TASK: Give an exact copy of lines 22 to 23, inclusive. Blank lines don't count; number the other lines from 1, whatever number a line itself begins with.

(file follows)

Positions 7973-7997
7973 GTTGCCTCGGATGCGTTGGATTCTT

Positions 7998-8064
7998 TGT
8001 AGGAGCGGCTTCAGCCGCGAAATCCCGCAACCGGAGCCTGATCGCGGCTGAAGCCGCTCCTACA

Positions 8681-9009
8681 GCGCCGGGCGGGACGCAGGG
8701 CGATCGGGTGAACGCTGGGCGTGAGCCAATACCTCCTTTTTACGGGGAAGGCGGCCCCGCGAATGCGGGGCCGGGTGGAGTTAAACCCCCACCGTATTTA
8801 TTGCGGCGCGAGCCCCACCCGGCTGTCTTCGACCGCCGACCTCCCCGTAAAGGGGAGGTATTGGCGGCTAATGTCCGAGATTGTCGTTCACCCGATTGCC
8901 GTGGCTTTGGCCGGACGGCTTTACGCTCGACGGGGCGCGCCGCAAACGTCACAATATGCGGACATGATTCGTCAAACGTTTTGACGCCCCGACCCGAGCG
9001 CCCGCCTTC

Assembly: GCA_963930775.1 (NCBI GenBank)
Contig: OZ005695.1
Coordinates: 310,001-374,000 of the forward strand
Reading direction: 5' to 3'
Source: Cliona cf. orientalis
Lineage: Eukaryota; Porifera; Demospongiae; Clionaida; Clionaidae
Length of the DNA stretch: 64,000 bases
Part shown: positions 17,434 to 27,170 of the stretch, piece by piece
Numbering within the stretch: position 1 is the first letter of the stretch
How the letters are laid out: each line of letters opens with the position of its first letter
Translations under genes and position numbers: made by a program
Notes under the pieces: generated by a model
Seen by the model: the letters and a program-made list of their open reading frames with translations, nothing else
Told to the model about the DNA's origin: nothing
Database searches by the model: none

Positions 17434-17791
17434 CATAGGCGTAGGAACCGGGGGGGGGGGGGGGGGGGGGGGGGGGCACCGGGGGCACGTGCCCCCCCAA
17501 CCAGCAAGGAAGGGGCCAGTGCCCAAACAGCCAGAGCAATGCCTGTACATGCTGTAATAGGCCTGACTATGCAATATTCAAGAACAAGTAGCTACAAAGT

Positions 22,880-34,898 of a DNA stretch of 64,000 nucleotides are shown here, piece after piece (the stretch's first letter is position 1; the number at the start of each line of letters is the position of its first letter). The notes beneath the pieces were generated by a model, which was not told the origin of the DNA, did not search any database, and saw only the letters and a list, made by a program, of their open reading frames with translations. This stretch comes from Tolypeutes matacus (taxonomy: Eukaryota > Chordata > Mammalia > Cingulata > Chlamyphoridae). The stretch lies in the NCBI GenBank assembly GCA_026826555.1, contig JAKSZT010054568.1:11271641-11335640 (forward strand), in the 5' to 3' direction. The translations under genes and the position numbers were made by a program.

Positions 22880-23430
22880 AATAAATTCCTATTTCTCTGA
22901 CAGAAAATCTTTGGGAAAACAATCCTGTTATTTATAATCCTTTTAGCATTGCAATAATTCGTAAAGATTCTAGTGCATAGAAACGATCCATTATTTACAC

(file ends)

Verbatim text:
Translations under genes and position numbers: made by a program
Notes under the pieces: generated by a model